On April 19, 2016, the House Appropriations Committee approved its version of the FY 2017 Agriculture Appropriations bill. This bill provides funding for the U.S. Department of Agriculture (USDA) for the 2017 fiscal year (October 1, 2016, through September 30, 2017). The bill contains several provisions that impact the horse industry, including the so-called "horse slaughter defunding provision," funding for USDA equine health activities and enforcement of the Horse Protection Act.
FY 2016 House USDA Appropriations
Congressman Sam Farr (D-CA) offered an amendment to prohibit funding for USDA inspections at U.S. horse slaughter facilities that was adopted by a 25 to 23 vote. Several Members spoke in support and opposition to the amendment. This prohibition will prevent horse slaughter facilities from operating in the U.S. if this bill is signed into law.
Currently, no horse slaughter facilities are operating in the U.S and a prohibition on funding for inspectors at such facilities from last year's FY 2016 USDA bill is in effect until September 30, 2016. If that prohibition expires, USDA will be required to provide inspectors and horse slaughter facilities if any were to open.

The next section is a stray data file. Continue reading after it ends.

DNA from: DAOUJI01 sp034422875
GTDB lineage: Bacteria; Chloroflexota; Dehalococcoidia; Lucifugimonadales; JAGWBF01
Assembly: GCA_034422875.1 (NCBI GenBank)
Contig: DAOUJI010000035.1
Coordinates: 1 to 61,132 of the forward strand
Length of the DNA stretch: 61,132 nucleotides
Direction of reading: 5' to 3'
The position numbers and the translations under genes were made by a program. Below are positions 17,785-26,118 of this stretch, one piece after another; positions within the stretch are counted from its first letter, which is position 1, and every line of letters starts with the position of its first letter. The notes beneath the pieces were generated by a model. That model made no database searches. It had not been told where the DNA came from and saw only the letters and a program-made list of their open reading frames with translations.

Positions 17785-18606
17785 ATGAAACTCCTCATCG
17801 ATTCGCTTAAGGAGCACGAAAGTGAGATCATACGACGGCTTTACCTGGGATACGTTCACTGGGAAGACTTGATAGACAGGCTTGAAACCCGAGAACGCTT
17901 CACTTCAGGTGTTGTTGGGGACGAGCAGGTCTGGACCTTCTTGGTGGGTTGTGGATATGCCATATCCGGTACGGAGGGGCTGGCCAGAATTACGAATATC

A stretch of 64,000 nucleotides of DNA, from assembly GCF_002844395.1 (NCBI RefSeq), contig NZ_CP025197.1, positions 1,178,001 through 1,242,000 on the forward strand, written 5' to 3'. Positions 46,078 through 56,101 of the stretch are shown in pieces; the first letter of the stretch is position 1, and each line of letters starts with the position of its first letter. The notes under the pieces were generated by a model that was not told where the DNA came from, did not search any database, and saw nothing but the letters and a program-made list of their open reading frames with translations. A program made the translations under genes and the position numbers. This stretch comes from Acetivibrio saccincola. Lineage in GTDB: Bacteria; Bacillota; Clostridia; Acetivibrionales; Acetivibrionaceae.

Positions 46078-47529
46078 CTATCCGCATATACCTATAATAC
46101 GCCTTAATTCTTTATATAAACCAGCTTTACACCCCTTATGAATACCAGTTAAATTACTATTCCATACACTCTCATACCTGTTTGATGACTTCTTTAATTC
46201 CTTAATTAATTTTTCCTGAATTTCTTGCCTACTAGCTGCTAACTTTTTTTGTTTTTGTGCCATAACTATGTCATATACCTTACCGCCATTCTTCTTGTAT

A similar defunding amendment may be offered when the Senate begins work on their version of the USDA appropriations bill.
Animal and Plant Health Inspection Service and Equine Health
The bill would provide $931 million for the Animal and Plant Health Inspection Service (APHIS). APHIS is the USDA agency responsible for protecting and promoting U.S. agricultural health, including responding to contagious equine disease outbreaks. Funding for Equine, Cervid, and Small Rumiant health would be set at $21 million, this is a $1.5 million increase over FY 2015.
Horse Protection Act
The bill provides $697,000 for enforcement of the Horse Protection Act. This is the same amount that was appropriated for FY 2016.
The bill must now be approved by the full House.